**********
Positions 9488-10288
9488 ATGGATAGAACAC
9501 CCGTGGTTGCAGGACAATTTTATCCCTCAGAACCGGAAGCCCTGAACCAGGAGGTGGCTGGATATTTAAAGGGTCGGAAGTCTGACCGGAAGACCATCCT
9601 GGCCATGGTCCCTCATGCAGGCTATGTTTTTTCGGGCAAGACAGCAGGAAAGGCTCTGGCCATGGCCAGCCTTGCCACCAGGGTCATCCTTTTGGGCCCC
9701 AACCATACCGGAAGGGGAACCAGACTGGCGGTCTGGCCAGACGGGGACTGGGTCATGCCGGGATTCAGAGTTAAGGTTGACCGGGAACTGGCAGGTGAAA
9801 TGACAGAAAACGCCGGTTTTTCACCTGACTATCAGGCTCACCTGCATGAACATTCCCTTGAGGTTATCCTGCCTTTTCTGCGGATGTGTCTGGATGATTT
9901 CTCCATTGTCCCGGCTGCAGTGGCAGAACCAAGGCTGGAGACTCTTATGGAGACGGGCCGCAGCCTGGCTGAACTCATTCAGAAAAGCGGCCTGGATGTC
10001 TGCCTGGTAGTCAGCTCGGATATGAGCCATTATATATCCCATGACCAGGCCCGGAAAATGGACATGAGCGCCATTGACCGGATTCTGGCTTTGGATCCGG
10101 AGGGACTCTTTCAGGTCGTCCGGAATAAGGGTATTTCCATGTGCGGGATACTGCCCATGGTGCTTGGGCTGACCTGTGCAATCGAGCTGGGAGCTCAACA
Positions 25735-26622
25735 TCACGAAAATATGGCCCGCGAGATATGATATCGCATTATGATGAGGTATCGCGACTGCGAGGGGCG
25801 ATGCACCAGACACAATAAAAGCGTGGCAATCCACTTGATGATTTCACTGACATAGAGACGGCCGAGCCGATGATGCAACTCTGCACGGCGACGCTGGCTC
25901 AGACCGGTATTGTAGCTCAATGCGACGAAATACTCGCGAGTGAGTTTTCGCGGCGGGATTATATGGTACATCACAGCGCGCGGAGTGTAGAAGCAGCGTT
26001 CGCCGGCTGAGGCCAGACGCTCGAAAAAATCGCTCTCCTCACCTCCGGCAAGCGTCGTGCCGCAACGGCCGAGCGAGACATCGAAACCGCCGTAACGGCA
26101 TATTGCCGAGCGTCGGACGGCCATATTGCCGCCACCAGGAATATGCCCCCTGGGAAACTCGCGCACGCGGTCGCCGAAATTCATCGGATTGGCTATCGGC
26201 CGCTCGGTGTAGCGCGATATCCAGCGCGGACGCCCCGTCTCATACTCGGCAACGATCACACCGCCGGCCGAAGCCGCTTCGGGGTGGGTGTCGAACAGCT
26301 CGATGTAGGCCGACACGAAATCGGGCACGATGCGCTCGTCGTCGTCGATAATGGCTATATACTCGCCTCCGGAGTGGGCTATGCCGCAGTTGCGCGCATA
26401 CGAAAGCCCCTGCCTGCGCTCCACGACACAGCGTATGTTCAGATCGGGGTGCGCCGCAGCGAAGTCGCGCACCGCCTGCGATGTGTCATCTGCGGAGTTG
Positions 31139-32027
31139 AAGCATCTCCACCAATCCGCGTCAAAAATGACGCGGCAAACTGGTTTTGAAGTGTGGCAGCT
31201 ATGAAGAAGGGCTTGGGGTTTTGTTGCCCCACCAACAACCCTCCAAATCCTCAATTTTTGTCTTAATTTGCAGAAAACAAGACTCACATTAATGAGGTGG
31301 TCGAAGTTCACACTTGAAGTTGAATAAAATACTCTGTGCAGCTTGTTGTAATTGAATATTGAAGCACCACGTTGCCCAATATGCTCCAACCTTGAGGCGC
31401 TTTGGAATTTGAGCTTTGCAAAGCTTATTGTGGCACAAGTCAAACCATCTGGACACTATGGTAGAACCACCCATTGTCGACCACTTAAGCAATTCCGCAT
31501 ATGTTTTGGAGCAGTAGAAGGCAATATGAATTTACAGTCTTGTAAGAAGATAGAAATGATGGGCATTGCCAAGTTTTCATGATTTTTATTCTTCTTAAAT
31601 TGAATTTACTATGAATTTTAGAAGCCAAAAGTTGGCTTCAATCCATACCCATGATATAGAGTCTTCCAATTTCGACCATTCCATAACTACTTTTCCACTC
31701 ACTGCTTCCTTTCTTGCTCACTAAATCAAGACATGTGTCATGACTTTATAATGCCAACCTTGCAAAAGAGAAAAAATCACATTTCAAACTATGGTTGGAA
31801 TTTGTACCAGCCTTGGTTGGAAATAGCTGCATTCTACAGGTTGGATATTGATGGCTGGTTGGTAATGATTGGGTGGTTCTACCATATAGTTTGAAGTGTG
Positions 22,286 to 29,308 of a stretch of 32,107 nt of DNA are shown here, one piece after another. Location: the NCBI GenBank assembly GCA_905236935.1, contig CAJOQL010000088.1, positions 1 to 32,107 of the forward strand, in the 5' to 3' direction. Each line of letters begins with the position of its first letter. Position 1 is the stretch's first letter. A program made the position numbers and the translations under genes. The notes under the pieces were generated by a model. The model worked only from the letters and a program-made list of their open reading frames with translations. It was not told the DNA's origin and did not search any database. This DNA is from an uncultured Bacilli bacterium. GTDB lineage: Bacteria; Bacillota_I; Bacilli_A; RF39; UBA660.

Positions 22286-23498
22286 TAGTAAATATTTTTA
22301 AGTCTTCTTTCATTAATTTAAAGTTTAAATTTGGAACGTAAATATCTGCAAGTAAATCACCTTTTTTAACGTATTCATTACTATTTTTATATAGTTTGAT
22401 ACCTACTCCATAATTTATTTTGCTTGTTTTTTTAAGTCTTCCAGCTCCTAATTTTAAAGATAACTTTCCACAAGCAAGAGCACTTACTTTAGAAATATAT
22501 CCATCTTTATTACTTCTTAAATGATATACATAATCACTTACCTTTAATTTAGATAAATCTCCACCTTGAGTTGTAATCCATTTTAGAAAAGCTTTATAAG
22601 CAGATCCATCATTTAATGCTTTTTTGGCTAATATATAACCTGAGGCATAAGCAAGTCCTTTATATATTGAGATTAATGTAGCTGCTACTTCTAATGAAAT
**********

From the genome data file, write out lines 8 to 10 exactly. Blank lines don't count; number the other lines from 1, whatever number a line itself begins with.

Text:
10001 TGCCTGGTAGTCAGCTCGGATATGAGCCATTATATATCCCATGACCAGGCCCGGAAAATGGACATGAGCGCCATTGACCGGATTCTGGCTTTGGATCCGG
10101 AGGGACTCTTTCAGGTCGTCCGGAATAAGGGTATTTCCATGTGCGGGATACTGCCCATGGTGCTTGGGCTGACCTGTGCAATCGAGCTGGGAGCTCAACA
Positions 25735-26622